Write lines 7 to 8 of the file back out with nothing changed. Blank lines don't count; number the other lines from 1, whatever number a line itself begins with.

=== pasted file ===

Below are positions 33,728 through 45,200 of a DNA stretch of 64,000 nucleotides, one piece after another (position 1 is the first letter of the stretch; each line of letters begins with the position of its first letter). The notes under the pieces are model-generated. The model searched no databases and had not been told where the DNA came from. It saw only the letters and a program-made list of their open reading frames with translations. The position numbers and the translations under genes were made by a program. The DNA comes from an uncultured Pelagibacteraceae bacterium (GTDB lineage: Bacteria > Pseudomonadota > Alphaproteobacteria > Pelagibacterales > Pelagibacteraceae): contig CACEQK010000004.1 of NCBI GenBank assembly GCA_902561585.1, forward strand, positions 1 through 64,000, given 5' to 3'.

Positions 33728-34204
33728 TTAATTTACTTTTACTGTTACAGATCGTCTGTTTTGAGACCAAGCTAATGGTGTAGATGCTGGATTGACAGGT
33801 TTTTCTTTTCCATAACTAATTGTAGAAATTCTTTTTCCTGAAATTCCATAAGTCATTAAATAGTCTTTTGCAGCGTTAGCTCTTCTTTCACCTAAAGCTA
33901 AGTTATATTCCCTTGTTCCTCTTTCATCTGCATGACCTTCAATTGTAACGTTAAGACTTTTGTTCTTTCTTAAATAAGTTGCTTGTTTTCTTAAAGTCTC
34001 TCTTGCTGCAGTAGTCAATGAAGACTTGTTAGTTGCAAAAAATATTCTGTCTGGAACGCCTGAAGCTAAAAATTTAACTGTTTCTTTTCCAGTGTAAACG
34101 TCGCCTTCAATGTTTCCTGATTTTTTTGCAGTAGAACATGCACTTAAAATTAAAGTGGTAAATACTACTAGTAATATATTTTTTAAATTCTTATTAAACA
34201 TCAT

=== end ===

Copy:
34101 TCGCCTTCAATGTTTCCTGATTTTTTTGCAGTAGAACATGCACTTAAAATTAAAGTGGTAAATACTACTAGTAATATATTTTTTAAATTCTTATTAAACA
34201 TCAT